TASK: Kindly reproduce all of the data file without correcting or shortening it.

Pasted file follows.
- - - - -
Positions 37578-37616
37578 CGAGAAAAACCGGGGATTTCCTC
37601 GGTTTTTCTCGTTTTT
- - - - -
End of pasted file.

Positions 37578-37616
37578 CGAGAAAAACCGGGGATTTCCTC
37601 GGTTTTTCTCGTTTTT